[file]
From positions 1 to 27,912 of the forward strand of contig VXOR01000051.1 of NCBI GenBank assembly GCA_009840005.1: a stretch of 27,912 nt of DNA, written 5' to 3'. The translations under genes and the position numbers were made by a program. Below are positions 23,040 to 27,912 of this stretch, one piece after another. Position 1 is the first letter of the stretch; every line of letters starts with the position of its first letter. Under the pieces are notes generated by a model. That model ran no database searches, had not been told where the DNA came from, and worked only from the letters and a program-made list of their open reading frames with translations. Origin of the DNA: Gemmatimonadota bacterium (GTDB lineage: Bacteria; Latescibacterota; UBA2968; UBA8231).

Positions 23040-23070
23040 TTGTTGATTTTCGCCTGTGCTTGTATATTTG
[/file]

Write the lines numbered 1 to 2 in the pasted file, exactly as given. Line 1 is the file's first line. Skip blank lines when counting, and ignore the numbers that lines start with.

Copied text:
From positions 1 to 27,912 of the forward strand of contig VXOR01000051.1 of NCBI GenBank assembly GCA_009840005.1: a stretch of 27,912 nt of DNA, written 5' to 3'. The translations under genes and the position numbers were made by a program. Below are positions 23,040 to 27,912 of this stretch, one piece after another. Position 1 is the first letter of the stretch; every line of letters starts with the position of its first letter. Under the pieces are notes generated by a model. That model ran no database searches, had not been told where the DNA came from, and worked only from the letters and a program-made list of their open reading frames with translations. Origin of the DNA: Gemmatimonadota bacterium (GTDB lineage: Bacteria; Latescibacterota; UBA2968; UBA8231).

Positions 23040-23070